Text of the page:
Shafer’s Commission Colleagues Back Her Move on Opioid Suit

After near-unanimous vote approving Commission chair's authorization of legal action, resisted as a "usurpation" by Mayor Luttrell, the controversy moves to Chancery Court next Tuesday.

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Shafer, making the case for immediate legal action against opioid distributors - JB
  • JB
  • Shafer, making the case for immediate legal action against opioid distributors



As of Wednesday morning, armed with a fresh vote of confidence from her Commission colleagues, Shelby County Commission chair Heidi Shafer seems, at least temporarily, to have won her gamble in claiming the right to file for damages against a variety of opioid distributors on behalf of Shelby  County.

The nine members present at a special called meeting in Commission chambers, midway of the body’s regular Wednesday morning agenda schedule, voted 8-1 to support Shafer’s action, announced by her at a hastily called press conference last Thursday, in contracting with a national law firm to file such a suit.

County Mayor Mark Luttrell, objecting to Shafer’s action as a usurpation of the sole contracting authority he contends the county charter gives the administration, had called a follow-up press conference on Tuesday to announce a suit of his own in Chancery Court, in the name of “Shelby County, Tennessee” as plaintiff, seeking a restraining order and temporary injunction against Shafer’s action.

In the aftermath of Tuesday’s Commission vote — unanimous except for an abstention by Walter Bailey, who had unsuccessfully moved to defer the vote — both contending parties acknowledged that Chancellor Jim Kyle, in whose court Luttrell’s action was filed, had agreed to hear the issue on Tuesday.

Shafer, understandably ebullient following Wednesday’s vote, quoted Kyle as having urged the parties “to work things out,” while County Attorney Kathryn Pascover declined further comment.

Last week’s action by Shafer, who contends that the county charter gives her “limited executive function...to carry out our legislative initiatives,” authorized the national firm of Napoli Shkolnik, in association with Julian Bolton as local counsel, to pursue legal remedies against a wide variety of drug manufacturers, distributors, pharmacists, and physicians.

(Bolton, perhaps not coincidentally, has been serving as a “policy advisor” for the Commission, which attempted to hire him as its own independent attorney but was prevented from doing so by a ruling from the County Attorney, who claims ultimate legal representation for both the executive and legislative branches of county government.)

Luttrell continues to insist that only the administration has such authority and maintains that he and the County Attorney’s office have been in contact with several firms regarding potential legal action on the opioid matter and are on course to seek action expeditiously. Shafer and her supporters on the Commission have suggested that the administration has been dragging its feet in the matter of litigation.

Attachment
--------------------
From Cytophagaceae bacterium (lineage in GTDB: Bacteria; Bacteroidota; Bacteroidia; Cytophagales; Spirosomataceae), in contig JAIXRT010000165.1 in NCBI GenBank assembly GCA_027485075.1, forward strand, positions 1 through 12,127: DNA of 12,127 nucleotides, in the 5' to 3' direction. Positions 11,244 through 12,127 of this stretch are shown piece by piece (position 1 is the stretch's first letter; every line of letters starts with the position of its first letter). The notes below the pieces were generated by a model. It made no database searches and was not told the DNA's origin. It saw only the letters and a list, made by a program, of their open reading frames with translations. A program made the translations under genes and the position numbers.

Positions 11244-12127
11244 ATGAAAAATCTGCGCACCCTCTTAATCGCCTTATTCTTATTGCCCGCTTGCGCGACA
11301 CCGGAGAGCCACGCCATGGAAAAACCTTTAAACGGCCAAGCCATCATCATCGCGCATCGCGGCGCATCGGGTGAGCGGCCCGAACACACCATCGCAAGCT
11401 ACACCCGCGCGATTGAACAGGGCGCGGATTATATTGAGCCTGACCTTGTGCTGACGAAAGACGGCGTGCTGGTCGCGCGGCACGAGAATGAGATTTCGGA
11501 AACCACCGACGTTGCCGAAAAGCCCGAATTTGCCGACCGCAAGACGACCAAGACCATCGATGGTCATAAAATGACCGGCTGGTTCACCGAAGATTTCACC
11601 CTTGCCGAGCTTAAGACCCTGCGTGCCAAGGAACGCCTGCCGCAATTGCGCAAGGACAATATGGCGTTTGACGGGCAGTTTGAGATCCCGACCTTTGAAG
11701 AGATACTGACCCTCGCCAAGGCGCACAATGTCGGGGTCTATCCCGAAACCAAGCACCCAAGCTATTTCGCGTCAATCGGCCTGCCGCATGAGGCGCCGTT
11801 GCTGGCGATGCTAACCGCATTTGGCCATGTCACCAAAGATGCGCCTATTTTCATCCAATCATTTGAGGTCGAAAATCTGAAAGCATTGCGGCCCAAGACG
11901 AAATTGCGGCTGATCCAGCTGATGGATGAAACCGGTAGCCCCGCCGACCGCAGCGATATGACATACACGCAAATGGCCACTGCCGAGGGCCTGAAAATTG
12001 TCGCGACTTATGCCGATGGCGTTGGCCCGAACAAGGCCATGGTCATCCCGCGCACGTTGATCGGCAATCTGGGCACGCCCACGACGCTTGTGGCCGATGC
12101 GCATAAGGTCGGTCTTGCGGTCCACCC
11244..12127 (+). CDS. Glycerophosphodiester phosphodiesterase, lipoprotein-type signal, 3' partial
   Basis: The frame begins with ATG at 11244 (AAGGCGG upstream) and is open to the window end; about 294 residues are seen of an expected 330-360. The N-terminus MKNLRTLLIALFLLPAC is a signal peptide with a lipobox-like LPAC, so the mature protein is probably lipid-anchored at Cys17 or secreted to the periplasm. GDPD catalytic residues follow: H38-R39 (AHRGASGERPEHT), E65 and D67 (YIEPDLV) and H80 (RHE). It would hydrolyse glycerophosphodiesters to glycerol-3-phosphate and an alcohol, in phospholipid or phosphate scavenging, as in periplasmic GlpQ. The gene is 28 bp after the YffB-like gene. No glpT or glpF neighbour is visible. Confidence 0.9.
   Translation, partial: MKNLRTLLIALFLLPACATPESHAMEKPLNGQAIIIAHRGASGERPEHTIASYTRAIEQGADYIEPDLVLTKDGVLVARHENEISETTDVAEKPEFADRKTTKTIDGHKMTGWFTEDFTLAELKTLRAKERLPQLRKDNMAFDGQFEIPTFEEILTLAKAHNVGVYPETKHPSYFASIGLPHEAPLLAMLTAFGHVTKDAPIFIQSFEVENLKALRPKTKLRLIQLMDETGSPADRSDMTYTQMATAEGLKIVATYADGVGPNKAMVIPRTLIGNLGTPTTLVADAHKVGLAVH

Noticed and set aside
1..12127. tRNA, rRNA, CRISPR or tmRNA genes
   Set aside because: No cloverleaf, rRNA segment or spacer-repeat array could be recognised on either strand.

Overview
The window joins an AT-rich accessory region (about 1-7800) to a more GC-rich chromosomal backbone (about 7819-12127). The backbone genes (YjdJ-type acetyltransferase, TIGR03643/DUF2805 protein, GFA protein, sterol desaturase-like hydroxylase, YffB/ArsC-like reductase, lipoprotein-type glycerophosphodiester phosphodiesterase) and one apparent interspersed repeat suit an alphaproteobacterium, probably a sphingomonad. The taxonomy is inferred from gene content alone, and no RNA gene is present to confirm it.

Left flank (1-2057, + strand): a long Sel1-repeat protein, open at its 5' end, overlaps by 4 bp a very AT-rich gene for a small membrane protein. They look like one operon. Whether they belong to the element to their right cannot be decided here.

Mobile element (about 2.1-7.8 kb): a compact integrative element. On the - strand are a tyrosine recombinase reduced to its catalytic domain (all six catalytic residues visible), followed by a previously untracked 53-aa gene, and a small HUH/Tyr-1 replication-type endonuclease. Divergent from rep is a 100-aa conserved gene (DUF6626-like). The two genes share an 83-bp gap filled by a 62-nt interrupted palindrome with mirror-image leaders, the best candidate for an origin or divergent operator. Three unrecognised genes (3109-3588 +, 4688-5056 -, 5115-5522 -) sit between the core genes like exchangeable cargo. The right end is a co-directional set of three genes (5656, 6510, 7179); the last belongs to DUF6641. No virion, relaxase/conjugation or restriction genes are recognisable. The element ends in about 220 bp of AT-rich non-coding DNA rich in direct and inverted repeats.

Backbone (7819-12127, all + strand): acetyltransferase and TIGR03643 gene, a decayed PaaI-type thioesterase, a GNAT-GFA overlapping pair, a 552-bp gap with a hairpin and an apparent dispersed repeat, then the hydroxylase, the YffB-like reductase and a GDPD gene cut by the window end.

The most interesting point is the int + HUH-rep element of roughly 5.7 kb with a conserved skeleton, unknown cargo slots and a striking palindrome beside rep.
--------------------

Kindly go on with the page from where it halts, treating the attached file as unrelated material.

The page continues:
In a brief but animated discussion in the Commission’s upstairs committee room, immediately preceding the body’s going downstairs into the County building’s main auditorium for the special called meeting, both Shafer and Commissioner Terry Roland made pleas for immediate action on behalf of the numerous Shelby Countians, including children, who have suffered the ravages of opioid addiction as a result of rampant distribution, legal and otherwise, of painkillers.

In response to Bailey’s questioning the urgency of immediate action, Roland said, “We’ve been working on this for three years” without the administration’s pursuing action. Meanwhile, he said, he has been going to the funerals of numerous friends who have overdosed on opioids. “You tell them it’s not urgent!”

His comments and similar ones by Shafer anticipated later emotional testimony by two women at the special called meeting downstairs, who cited instances of damaged and terminated lives due to opioid addiction.

Roland had also raised another matter, a recent circumstance in which Commissioners had rejected a recommendation from the administration to switch the insurance of county employees from Cigna to Aetna. He wondered aloud if the administration was resisting pursuing damages for opioid abuse because its preferred insuror might be in the distribution network.

That was one reference to a context of disagreement beyond the specific ones touched upon in the ongoing legal actions. The fact is that the Commission and the administration have been engaged in a serious power struggle for at least two years — one stemming from the Commission’s wish to expand its oversight of numerous matters, financial and otherwise, that had previously been left, more or less, to the administration’s discretion.

Shafer’s assumption of contracting authority in the current opioid matter, and the ultimate disposition of it legally, could well constitute a serious test case in redefining the respective powers of the executive and legislative branches of county government.




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